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The law requiring that the report of the Superintendent shall be made on the 15th day of August preceding the regular session of the General Assembly, and that it shall cover the biennial period ending June 30th, leads to confusion, and renders it impossible for the Superintendent to report the condition of education in the several counties up to or near to the date of the issue of his report. This report although issued August 15, 1887, contains nothing from the several counties later than October, 1886, and all this valuable and interesting information is therefore almost an entire year behind the appearance of the report. The statistics relating to the several counties are made up from the reports of district secretaries and treasurers. These reports are due at the office of the county superintendents between the fifteenth and twentieth days of September of each year. (See sections 1745 and 1751 school laws 1884.) It will be seen therefore, that the report of this department for the year 1887, cannot contain anything from the counties compiled from the reports of secretaries and treasurers later than September of 1886. The reports of the Board of Regents of the State University and the Trustees of the Iowa State Normal School cover a period ending June 30, 1887 . Unless there are grave reasons for the distinction which the law now makes between the report of the Superintendent of Pablic Instruction and that of other State officers, (and such reasons have not occurred to me) the law should be so amended as to provide that the report of this department shall be made to the Governor on or about the time of the assembling of each session of the General Assembly. This would enable the Superintendent to report for the term ending October 1st, and would bring the information he is able to give practically down to the date of his report. Respectfully,

J. W. AKERS, Superintendent of Public Instruction.



Superintendent of Public Instruction.

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It is gratifying to be able to report a most satisfactory and prosperous condition of education throughout the State. The past two years have been years of increased interest, activity and growth. This applies to no particular county or locality, but is general. The number of school houses has been increased by about five hundred, and their aggregate value by more than five hundred and fifty thougand dollars. The number of teachers is increased by about five hundred, while our school population is ten thousand greater than the same as reported two years ago.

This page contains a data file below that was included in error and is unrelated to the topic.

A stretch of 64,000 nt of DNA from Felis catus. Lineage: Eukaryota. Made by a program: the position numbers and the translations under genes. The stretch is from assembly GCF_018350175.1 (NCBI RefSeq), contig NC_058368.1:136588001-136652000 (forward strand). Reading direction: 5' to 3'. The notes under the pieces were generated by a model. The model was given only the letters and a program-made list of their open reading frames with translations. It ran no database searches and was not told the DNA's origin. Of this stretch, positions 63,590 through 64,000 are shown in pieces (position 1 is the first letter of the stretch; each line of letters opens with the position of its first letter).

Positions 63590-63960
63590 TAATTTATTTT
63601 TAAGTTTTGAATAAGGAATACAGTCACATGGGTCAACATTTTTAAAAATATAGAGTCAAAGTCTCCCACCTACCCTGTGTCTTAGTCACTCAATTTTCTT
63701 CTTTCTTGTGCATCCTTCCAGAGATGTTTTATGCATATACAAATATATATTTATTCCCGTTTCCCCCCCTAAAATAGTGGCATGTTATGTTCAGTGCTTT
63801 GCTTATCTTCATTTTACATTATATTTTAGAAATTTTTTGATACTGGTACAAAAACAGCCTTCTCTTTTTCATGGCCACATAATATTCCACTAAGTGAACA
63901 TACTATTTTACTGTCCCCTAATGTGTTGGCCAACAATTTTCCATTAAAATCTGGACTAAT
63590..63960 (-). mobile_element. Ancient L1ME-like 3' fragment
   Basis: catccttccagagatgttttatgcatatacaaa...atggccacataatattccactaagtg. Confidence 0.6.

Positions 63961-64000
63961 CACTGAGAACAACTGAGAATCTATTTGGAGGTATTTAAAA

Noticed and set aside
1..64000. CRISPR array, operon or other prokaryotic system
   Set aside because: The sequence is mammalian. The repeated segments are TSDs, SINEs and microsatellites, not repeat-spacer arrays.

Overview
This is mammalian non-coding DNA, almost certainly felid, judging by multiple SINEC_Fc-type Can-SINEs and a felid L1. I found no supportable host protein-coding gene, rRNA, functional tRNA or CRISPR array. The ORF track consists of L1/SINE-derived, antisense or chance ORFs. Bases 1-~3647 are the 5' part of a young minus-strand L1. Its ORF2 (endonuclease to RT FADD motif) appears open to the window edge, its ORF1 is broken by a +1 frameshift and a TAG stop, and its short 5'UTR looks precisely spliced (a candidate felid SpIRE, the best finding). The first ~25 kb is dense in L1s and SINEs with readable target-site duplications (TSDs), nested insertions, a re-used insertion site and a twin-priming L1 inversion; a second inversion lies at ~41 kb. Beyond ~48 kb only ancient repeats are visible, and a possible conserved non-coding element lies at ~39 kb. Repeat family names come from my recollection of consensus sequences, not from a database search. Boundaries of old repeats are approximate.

The total number of teachers attending normal institutes in 1884, was fourteen thousand, seven hundred and ninety-four. This report shows eighteen thousand and twenty-six.

Our report for 1884 shows $4,962,276 raised by district taxation. For 1886 the amount is $5,200,807, showing an increase of $238,531. This does not represent our entire receipts for 1886, that being, for the three funds, $6,514,639.56. The aggregate disbursements of the three funds for 1884 was as follows: School house fund, $1,182,544.15; contingent fund, $1,329,459.91; teachers' fund, $3,724,966.54, making a total of $6,236,847.82. For the year 1886 these amounts are as follows: Total disbursements of the school house fund, $952,540.03; contingent fund, $1,361,749.39; teachers', $4,008,883.54, making the total disbursements of the three funds for 1886, $6,323,172.42, leaving on hand, in all funds, $2,091,028.29.

Since 1884 there has been quite a decrease in the amount of money expended for school houses and sites. The years 1883 and 1884 were remarkably active in this respect, as compared with earlier and later

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years. The explanation of the falling off of the last two years is, of course, to be found in the hard times and the general depression in business enterprise.

I herewith present a tabulated statement of the receipts and disburgements of the several funds for the past six years, believing that such a presentation will prove interesting and valuable to those who desire to inform themselves as to the condition and progress of our school system:

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